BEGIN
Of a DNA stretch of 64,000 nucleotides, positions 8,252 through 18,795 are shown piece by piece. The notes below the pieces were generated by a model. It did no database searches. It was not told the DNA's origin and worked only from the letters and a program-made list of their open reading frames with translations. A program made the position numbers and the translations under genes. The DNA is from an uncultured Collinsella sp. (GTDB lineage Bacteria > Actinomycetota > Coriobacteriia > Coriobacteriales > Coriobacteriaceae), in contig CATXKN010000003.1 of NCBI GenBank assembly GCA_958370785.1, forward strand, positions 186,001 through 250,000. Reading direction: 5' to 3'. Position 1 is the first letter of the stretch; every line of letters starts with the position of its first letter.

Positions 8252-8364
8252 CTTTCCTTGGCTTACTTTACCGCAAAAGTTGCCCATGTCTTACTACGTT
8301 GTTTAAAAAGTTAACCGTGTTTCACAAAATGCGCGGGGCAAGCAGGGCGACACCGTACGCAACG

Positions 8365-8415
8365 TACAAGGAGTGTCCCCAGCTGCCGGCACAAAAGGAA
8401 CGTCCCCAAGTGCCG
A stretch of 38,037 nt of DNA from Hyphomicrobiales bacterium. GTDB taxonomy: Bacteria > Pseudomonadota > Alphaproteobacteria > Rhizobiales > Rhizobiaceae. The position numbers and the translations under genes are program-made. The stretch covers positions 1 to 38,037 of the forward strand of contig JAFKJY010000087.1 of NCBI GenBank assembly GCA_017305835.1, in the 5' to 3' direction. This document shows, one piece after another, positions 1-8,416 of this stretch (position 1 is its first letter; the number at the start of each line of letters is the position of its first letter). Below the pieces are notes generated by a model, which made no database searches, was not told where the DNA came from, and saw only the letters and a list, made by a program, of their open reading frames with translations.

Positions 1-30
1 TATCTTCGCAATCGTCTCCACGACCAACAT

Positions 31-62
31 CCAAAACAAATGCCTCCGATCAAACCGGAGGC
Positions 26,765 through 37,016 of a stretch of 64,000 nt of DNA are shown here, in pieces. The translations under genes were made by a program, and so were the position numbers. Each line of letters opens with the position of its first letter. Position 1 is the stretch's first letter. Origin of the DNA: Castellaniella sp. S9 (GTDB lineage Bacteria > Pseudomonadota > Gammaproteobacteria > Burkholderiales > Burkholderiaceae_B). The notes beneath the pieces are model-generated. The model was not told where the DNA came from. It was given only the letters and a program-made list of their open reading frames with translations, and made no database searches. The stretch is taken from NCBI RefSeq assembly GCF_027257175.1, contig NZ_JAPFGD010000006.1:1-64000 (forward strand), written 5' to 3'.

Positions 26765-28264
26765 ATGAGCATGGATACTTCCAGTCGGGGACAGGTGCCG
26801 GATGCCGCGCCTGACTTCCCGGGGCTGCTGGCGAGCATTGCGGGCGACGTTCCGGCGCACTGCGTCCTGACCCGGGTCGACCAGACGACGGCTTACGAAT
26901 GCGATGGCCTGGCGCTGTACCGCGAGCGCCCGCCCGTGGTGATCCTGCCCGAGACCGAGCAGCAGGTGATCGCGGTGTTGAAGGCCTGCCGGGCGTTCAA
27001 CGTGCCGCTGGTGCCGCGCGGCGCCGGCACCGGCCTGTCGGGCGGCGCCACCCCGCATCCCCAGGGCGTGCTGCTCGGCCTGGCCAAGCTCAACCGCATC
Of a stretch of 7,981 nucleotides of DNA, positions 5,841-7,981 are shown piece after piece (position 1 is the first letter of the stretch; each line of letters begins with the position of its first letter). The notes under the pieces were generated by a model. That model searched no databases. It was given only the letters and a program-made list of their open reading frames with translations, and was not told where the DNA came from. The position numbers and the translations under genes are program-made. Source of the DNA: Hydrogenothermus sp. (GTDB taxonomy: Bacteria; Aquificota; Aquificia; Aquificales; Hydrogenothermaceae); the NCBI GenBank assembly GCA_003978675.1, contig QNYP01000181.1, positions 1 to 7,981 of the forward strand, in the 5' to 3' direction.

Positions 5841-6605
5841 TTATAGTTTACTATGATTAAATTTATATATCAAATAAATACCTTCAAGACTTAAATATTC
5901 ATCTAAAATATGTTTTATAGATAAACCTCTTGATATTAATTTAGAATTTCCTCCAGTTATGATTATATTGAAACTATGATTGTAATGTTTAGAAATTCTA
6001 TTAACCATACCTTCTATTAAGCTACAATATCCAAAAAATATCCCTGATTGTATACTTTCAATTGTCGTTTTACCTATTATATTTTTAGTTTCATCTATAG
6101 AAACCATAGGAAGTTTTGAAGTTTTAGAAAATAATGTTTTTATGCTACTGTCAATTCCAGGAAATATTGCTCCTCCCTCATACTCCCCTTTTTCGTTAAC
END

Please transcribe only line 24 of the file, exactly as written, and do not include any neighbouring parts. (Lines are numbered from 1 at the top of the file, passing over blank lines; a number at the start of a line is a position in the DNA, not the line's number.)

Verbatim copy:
6101 AAACCATAGGAAGTTTTGAAGTTTTAGAAAATAATGTTTTTATGCTACTGTCAATTCCAGGAAATATTGCTCCTCCCTCATACTCCCCTTTTTCGTTAAC